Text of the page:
and partly by the desire of Persia to possess herself of Herat at a time when England's strength was fully occupied by the struggle in Europe. The British public escaped the expenses of this war, only by the cost being laid upon the Indian Government. But the disasters produced by the policy of the Coalition Cabinet are not yet done. For not only was the Persian war a direct consequence of that with Russia, but-as is now clear from the revelations made at the trial of the King of Delhi, as well as from other corroboratory proofs - the Indian Revolt was in turn greatly induced by the fact of our hostilities with Russia and Persia, by the stories of our disasters in the Crimea and at Kars, and by the withdrawal of troops from India to carry on the war in the Persian Gulf. The three years of Lord Palmerston's rule were in many respects an improvement upon those of the Coalitionists. The war with Russia was prosecuted with admirable spirit, no exception can be taken to the conduct of the shortlived Persian war, and it is only fair to say, that though some valuable time was lost in the commencement of the Indian war, this was not attributable to Lord Palmerston personally, and all the subsequent operations of the late Premier in that great emergency were worthy of his high repute for energy and military promptness of action. To this praise Lord Palmerston is fairly entitled; and the votes of the Conservatives, so often recorded in his favour, gave substantial evidence of their candid approval. In domestic legislation, however, the late Cabinet proved itself singularly inefficient, and in this capacity at least it justified the saying of Mr Bright, "that it was the worst Cabinet he ever remembered." Lord Palmerston is a statesman of rare ability, but he was miserably supported by his colleagues; and though enjoying, we are happy to say, a vigorous old age, still his years were too many to allow of his achieving what perhaps was impossible for the ablest man at the best period of his life. With such a crisis existing in India, we should say that Mr Vernon Smith was a more
than sufficient burden for any Premier to carry; and as some other incapables were in the Cabinet, it was not to be expected that Lord Palmerston could supply all their shortcomings. Some of the Ministerial stud were lazy or good-for-nothingmost of the others, when they took up the running, were always going wrong; and the aged Premier found he had quite enough to do to keep his working colleagues from going wrong, without setting the lazy ones to work also. This made a very inefficient Ministry. In truth, whatever may be thought of the late Administration in other respects, it must figure in history as one singularly destitute of originating talent in all matters relating to domestic legislation.
This brief retrospect of the Liberal Cabinets which overthrew and succeeded Lord Derby's Administration, may well suffice to content one that the series is at length interrupted, and that a new set of statesmen have been called to the helm of affairs. On returning to office, the Conservative Ministers certainly find the affairs of the nation in a very different condition from that in which they left them. Within five short years three wars have come upon the British empire-two of them of a magnitude never but once before encountered in our history. A hundred millions of additional debt or taxation have been thereby imposed upon this country, and probably about thirty millions upon the Government of India. Moreover, when the Conservatives returned to power, they found the Anglo-French alliance, which they were the chief means of originating, and upon which hangs the peace and welfare of Europe, on the eve of a most threatening rupture. And besides all this, within the last six months a terrible commercial crisis-the most disastrous on record-has swept over the United Kingdom, prostrating trade, ruining thousands, and throwing myriads of the working classes out of employment. Both the industry and the capital of the country have thereby experienced a severe blow. Yet, at the same time, when the late Ministry fell, its estimates
showed a deficit of two millions sterling, requiring to be made up by extra taxation upon the incoming year, independent of the heavy falling-off certain to be produced in the revenue by the continued stagnation of trade.
Such are the circumstances in which the Conservatives have returned to power. The new Cabinet, even in the opinion of its opponents, will bear comparison with any of the present generation in point of personal character, homogeneity of composition, and administrative talent. They are all men in the vigour of life, and most of them are remarkable, even amongst British statesmen, for their powers of application and earnest energy of purpose. Ellenborough, Stanley, Disraeli, Pakington, Walpole, Thesiger, and Fitzroy Kelly, are names more associated in public estimation with hard work and high talent than any others in Parliament; while Lord Malmesbury's able management of our foreign affairs in 1852 has not yet been forgotten by candid observers; and Lord Derby unites in himself every requisite for commanding the regard and directing the energies of so great a party. These statesmen so comported themselves when in opposition, that they now return to power without having displayed the slightest approach to factious policy or manœuvres, or having justly irritated a single opponent. "Ever since the day that the late Government was formed," said Mr Horsman, "the opposition to it has been conducted with a moderation and forbearance to which I remember no parallel in all my Parliamentary experience. I have a strong persuasion," he added, "that if those on this side of the House had then been occupying the Opposition benches, a very different course would have been pursued. When we (the Opposition) occupied those benches before, we had more party divisions in three weeks than the gentlemen now in office ventured on in three years."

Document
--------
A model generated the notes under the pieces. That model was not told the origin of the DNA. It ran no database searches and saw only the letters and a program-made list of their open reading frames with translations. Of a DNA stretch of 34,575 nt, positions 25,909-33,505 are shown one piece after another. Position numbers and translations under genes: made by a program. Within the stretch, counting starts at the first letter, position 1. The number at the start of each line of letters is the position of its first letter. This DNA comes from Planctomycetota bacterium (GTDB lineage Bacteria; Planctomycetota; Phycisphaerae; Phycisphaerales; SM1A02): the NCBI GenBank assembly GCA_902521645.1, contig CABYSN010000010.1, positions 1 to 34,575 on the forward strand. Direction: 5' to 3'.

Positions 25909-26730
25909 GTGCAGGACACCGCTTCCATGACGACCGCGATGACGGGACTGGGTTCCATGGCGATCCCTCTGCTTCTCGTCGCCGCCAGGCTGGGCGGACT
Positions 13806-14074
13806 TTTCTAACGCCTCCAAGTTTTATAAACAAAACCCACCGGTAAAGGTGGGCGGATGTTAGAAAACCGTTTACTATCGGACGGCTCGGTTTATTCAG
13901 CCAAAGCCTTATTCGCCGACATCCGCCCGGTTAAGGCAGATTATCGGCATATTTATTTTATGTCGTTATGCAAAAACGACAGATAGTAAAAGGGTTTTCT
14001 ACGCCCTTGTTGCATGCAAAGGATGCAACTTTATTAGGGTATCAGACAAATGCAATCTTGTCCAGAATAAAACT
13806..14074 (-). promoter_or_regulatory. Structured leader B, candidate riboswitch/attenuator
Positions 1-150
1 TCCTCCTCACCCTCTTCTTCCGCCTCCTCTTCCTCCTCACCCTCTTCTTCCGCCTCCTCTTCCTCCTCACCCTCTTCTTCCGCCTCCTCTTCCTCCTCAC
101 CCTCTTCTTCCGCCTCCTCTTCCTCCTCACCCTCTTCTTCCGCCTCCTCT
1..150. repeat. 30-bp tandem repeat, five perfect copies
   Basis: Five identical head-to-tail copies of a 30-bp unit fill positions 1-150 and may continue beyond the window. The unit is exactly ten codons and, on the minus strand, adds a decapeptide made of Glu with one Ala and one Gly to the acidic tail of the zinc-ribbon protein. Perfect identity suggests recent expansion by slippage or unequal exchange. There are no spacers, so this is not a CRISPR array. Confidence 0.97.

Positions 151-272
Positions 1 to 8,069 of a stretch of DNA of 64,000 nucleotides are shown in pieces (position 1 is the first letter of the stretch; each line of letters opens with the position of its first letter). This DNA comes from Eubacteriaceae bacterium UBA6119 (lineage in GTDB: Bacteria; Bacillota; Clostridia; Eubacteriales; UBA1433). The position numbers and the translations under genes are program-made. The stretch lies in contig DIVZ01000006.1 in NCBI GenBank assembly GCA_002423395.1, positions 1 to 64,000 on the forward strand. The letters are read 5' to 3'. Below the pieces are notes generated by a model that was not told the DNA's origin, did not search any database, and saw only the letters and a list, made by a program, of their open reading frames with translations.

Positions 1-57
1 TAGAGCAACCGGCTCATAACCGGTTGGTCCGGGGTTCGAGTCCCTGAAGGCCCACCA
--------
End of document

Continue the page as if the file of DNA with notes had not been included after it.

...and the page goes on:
We believe the new Ministry will obtain what is called a "fair trial." Not that we rely upon the voluntary moderation of the ex-Ministerial chiefs not that we think them -sufficiently magnanimous to copy
the example of the Conservatives when in Opposition,-but because the state of parties in the nonMinisterial portion of the House is such as promises to prevent, for the present, any repetition of the disgraceful coalition-tactics of 1852. What brought the Conservatives into power was the simple fact that they were able to take office, and no other party is. The Liberal party at present is split up into three distinct sections, each jealous or mistrustful of the others, namely, those who follow Lord Palmerston; those who adhere to Lord John Russell; and the Independent or Manchester party. For three years past the Palmerstonians have been in the ascendant; but now that his Lordship has fallen from office, it is hard to say which of the three Liberal sections can muster strongest. We have no doubt that Lord Palmerston's party is already half-dissolved; certainly it no longer exists as the leading section of the House. This is a strange turn of fortune's wheel, but it is only an illustration of the peculiar character of the times. In ordinary times, even those of Lord Palmerston's party who, by voting against him, placed him in a minority on the Conspiracy Bill, would have rallied to the side of their leader as soon as the momentary cause of disagreement was withdrawn ; in which case, considering the powerful majority returned to support him at the last Elections, no other person could have formed an Administration with the least chance of success, and the Ministerial crisis could only have ended by his Lordship being recalled to office. It is alleged that, on tendering his resignation, the late Premier had a strong expectation that such would be the result. But Lord Palmerston's party was abnormal in its character as the times and circumstances which produced it. It included almost all the Whigs, some of the Radicals, and many of the Conservatives, who coalesced in support of Lord Palmerston on the ground either that he was a "safe" man in home politics, or that he was the best upholder of British interests abroad. During the ten months which intervened